“For want of a nail the shoe was lost,
For the want of a shoe the horse was lost,
For the want of a horse the rider was lost,
For the want of a rider the battle was lost,
For the want of a battle the kingdom was lost
And all for the want of a horseshoe-nail.”
This quote, from Benjamin Franklin’s poem has a message meant for people of all ages. Pay large attention to the little things. Years ago, all people on a jet were killed because the rudder system in the aircraft lost a little bolt less than one inch long. A dot or a single hyphen left out of an e mail address will prevent a message from being sent.
Little things have not only been responsible for huge losses, but also have triggered great discoveries. A spider web over a garden path led to the suspension bridge. A tea kettle singing on the stove was the inspiration for the steam engine. A falling apple suggested the law of gravity. A lantern swinging in a tower was responsible for the pendulum. On both sides of the ledger, great consequences have come from little things.
In our personal lives too, little things play a far greater role than we usually realize. Little things give us pain, and little things give us pleasure. A cruel word can cast a dreary cloud over the brightest of days. A word of appreciation can send our spirits soaring. A small act of kindness can often make a big difference in the delicate machinery of the human spirit.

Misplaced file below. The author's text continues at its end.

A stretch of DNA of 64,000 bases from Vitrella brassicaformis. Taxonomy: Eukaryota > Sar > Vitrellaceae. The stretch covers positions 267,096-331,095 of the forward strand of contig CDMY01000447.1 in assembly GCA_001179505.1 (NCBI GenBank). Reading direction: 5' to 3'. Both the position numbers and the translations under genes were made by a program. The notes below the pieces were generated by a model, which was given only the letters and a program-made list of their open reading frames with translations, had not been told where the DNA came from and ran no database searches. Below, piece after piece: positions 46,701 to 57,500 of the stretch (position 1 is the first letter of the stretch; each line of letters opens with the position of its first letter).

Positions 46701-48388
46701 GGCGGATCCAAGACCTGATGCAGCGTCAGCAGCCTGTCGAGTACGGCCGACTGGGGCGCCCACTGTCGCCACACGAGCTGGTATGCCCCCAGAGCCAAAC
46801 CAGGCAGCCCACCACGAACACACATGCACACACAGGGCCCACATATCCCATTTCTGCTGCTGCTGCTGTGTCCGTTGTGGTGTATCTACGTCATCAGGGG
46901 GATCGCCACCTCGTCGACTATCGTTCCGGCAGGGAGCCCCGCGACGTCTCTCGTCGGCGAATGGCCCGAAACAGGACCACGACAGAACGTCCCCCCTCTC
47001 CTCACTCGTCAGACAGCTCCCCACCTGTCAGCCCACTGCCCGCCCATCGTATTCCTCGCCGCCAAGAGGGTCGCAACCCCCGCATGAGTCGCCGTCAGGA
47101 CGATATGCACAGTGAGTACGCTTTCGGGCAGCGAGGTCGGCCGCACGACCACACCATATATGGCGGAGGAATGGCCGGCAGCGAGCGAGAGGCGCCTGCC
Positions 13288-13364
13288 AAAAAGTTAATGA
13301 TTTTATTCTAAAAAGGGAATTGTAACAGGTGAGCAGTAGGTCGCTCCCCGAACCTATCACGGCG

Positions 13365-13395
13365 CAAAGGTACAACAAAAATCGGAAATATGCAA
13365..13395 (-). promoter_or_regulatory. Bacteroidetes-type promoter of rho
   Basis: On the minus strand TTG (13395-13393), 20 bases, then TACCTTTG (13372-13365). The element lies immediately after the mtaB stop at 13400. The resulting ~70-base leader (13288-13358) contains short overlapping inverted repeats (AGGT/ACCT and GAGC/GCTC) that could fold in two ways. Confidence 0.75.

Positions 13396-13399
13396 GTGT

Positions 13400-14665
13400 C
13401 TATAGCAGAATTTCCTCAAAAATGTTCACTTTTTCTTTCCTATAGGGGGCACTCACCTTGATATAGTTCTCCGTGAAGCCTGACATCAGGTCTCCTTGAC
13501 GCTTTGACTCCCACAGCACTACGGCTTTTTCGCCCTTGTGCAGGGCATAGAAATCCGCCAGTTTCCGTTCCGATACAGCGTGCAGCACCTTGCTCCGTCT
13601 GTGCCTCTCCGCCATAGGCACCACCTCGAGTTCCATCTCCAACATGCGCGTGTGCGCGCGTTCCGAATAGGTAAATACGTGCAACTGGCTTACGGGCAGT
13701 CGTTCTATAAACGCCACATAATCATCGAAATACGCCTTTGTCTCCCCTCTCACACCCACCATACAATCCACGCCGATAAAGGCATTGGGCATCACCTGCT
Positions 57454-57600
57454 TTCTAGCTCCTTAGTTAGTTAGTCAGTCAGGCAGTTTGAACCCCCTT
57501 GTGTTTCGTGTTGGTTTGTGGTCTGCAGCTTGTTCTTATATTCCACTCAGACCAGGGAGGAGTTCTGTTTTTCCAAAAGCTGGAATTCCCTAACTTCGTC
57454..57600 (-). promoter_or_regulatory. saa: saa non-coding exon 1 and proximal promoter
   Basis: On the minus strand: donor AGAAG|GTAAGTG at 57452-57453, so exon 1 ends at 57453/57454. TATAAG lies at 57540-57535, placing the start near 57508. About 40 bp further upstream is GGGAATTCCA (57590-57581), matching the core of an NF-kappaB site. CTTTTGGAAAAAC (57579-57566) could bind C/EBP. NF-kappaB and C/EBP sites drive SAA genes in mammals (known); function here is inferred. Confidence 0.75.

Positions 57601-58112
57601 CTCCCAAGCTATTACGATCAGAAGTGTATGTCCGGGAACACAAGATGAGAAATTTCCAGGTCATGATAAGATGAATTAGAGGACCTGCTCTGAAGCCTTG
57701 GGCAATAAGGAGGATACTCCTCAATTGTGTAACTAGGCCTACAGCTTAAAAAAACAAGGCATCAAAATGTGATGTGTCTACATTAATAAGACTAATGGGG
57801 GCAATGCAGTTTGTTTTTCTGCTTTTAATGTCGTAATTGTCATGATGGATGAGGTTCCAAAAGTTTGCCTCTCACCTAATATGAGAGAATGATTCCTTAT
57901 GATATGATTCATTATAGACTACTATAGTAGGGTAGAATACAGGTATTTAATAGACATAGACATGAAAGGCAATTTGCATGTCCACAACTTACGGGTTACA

Few of us are ever asked to do great things, but we are always given the opportunity to do little things in a great way. Some of the most heroic people I have known have been anonymous little people who inspired me by the spectacular way they performed ordinary, unspectacular deeds.
Recently I learned about a Texas-based non-profit whose very name intrigued me: The Importance of the Little Things, Inc. This organization provides grants of up to $100 to professional caregivers to purchase NON-MEDICAL GIFTS for financially-strapped patients who are battling a life-threatening condition or are under hospice care. As someone who works with hospice patients, I know firsthand that the simplest of gifts can dramatically improve a patient’s care, mood and outlook on life. A gift could be a bus ticket, a baby monitor, a simple hearing device, a therapeutic massage, or ever a window fan.
I invite you to take a look at this amazing organization, whose founder Steven H. Frantz joined me at my Passover Seder this year. He is a man with a caring heart who knows the importance of the little things. According to Jewish practice, this Passover season is the time for opening our doors to the hungry and opening our hearts to those who are enslaved. I invite you to contribute to an organization that will help professional caregivers improve the lives of those battling a life-threatening condition by clicking on www.theimportanceoflittlethings.org
In an age addicted of bigness it is important to pay large attention to the little things. They so often contain the seeds of greatness and have the power of transforming lives. No act of kindness, no matter how small, is ever wasted. (Aesop)